It’s tax season in the United States, which means it’s time for us to remind you about tax scams—especially email messages that appear to come from the Internal Revenue Service (IRS) or another legitimate organization.

These seemingly valid offers are designed to trick you into turning over your personal information or to click on links or attachments that will automatically download malicious software to your computer.

The most common tax scams we’ve seen include:

  • Fraudulent links to get your refund
  • Free tax preparation or tax preparation software
  • Promises to get you out of paying your taxes

To help avoid tax scams

Be careful when you click links or open attachments. If you need to go to the IRS website, use a bookmark or type the URL directly into your web browser. Read more about how the IRS does not initiate contact with taxpayers by email or any social media tools to request personal or financial information.

Use antivirus software. Download Microsoft Security Essentials at no cost for Windows 7, Windows Vista, and Windows XP. Windows Defender is an antivirus feature in Windows 8 that replaces Microsoft Security Essentials. 

Use email software with built-in spam filtering. SmartScreen technology helps reduce unwanted email. It’s built into Microsoft email programs (Outlook.com, Hotmail, Outlook, Exchange, Windows Mail, and Entourage) and is turned on by default.

Read more about security features in Outlook.com and Hotmail.

Get help with phishing scams, lottery fraud, and other types of scams


Filing taxes? Beware of scams

February 26th, 2013 No comments

It’s tax season in the United States, which means it’s time for us to remind you about tax scams—especially email messages that appear to come from the Internal Revenue Service (IRS) or another legitimate organization.

These seemingly valid offers are designed to trick you into turning over your personal information or to click on links or attachments that will automatically download malicious software to your computer.

The most common tax scams we’ve seen include:

  • Fraudulent links to get your refund
  • Free tax preparation or tax preparation software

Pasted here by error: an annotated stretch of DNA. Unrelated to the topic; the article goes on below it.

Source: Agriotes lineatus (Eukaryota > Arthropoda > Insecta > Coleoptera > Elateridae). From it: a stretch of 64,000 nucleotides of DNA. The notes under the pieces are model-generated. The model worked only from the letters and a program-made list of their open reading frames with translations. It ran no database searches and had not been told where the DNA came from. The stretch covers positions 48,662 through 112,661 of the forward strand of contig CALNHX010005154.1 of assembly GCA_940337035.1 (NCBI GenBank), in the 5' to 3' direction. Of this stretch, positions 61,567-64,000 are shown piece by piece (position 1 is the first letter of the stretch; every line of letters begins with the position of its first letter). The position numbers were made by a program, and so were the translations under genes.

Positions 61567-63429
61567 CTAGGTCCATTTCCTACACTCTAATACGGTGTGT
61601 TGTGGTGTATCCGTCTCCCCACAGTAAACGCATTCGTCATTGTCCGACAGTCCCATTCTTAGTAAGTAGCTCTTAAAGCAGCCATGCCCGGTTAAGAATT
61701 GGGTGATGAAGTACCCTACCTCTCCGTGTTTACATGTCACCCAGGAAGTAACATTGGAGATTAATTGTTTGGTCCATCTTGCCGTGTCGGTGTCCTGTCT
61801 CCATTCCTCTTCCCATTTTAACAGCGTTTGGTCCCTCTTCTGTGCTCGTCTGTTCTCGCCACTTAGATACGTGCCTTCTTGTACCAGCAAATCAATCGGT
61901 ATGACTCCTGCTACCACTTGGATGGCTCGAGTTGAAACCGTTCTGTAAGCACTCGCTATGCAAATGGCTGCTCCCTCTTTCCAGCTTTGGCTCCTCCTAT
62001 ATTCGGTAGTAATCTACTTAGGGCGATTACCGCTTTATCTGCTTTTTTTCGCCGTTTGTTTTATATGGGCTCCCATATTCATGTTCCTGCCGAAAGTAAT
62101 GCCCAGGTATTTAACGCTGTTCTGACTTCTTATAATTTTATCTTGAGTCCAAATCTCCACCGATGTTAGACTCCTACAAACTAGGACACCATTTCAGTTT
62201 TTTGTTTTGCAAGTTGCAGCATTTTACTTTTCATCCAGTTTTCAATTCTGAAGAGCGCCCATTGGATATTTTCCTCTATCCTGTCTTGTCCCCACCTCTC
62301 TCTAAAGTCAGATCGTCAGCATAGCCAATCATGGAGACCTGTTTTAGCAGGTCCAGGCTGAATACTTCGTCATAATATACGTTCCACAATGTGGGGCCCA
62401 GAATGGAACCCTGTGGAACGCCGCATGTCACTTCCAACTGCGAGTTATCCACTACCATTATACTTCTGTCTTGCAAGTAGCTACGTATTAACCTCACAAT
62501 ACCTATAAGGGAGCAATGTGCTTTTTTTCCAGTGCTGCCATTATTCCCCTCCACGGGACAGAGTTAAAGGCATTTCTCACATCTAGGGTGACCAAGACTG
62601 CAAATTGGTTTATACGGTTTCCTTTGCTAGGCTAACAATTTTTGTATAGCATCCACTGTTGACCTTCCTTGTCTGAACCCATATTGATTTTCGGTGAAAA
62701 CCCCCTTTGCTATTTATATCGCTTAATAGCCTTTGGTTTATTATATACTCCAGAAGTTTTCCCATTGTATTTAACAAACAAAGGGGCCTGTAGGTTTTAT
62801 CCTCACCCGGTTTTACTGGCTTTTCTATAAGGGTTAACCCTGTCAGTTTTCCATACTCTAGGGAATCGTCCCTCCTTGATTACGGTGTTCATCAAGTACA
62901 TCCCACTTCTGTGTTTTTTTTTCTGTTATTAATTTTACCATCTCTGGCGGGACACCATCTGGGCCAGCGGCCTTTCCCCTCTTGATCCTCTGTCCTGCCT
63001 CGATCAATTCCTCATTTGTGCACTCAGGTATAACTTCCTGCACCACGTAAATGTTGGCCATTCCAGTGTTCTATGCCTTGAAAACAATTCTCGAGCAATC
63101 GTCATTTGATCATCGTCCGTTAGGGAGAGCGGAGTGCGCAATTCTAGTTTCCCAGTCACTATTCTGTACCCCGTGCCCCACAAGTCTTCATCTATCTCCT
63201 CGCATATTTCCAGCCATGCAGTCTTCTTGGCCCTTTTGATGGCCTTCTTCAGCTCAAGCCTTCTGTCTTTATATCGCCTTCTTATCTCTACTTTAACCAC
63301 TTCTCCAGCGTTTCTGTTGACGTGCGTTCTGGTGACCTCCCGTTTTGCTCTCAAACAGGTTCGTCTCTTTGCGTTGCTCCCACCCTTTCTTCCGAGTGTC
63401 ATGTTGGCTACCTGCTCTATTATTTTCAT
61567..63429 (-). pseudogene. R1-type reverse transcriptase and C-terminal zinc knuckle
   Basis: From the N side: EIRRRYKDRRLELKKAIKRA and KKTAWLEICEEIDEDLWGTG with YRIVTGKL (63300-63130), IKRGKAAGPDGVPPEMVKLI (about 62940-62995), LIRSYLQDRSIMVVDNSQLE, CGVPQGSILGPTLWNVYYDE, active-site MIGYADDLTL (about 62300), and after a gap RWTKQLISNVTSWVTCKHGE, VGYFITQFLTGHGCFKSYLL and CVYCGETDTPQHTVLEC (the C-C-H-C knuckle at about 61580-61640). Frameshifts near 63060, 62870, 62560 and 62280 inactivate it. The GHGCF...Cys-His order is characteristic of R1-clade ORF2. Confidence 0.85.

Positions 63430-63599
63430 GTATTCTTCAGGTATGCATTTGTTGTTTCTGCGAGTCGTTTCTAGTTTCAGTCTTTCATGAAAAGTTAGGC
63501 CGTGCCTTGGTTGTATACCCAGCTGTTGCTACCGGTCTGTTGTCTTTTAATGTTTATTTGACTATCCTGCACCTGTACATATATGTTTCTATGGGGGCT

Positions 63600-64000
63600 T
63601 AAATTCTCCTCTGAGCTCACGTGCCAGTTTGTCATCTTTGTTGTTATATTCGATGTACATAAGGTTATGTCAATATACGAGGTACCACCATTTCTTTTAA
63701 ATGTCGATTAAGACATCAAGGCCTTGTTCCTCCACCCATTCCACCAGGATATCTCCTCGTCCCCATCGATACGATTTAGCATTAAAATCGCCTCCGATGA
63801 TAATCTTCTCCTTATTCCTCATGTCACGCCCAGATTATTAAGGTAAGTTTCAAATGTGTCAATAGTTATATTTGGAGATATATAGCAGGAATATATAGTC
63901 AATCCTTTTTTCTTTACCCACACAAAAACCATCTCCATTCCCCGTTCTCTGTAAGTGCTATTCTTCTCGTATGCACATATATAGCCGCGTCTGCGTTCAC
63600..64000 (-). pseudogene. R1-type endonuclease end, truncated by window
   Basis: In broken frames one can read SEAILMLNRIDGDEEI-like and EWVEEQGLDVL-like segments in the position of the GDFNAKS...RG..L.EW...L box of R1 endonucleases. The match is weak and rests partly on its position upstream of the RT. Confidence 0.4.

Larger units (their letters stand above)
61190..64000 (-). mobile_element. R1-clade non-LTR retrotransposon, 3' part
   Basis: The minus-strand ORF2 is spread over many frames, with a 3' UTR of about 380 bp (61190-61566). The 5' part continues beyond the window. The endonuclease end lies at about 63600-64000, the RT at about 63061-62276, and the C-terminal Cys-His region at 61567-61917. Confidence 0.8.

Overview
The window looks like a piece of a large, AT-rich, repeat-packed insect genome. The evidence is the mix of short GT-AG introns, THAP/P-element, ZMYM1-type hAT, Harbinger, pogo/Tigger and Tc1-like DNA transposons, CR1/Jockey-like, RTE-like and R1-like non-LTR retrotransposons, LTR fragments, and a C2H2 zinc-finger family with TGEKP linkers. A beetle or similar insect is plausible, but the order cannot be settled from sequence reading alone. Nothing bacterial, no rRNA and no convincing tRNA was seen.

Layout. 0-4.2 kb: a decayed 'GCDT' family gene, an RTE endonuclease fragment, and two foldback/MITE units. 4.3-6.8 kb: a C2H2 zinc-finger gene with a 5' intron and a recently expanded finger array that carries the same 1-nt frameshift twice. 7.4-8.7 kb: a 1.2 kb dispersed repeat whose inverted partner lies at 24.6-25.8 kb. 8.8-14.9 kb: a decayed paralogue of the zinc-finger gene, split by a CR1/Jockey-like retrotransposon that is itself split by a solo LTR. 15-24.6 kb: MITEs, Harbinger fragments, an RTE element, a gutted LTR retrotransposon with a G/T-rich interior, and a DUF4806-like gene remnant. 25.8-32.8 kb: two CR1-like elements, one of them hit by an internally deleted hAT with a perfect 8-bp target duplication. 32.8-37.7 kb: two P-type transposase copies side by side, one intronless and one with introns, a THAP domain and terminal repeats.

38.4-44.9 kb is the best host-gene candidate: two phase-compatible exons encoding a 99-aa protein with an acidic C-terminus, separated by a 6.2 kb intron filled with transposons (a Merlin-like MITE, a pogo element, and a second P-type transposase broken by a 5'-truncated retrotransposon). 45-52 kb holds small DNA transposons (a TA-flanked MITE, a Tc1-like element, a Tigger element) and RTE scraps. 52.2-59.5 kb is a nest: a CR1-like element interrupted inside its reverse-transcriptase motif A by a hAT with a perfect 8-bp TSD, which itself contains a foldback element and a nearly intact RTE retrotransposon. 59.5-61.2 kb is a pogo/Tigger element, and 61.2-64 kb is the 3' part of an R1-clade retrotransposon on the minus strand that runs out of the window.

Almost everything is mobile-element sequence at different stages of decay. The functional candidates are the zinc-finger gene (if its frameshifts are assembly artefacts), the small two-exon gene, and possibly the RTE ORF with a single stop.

• Promises to get you out of paying your taxes

To help avoid tax scams

Be careful when you click links or open attachments. If you need to go to the IRS website, use a bookmark or type the URL directly into your web browser. Read more about how the IRS does not initiate contact with taxpayers by email or any social media tools to request personal or financial information.

Use antivirus software. Download Microsoft Security Essentials at no cost for Windows 7, Windows Vista, and Windows XP. Windows Defender is an antivirus feature in Windows 8 that replaces Microsoft Security Essentials. 

Use email software with built-in spam filtering. SmartScreen technology helps reduce unwanted email. It’s built into Microsoft email programs (Outlook.com, Hotmail, Outlook, Exchange, Windows Mail, and Entourage) and is turned on by default.

Read more about security features in Outlook.com and Hotmail.

Get help with phishing scams, lottery fraud, and other types of scams


Help! My email’s been hacked

February 22nd, 2013 No comments

If you use Outlook.com or Hotmail and think your account has been hacked, you should act right away to help protect your Microsoft account.

If you can still access your Microsoft account, sign in and immediately change your password. For Outlook.com, go to the Password and Security section; for Hotmail, go to the Account overview page in the Account security section.

If you can’t sign in, reset your password.

For more information, see How to recover your hacked Microsoft account.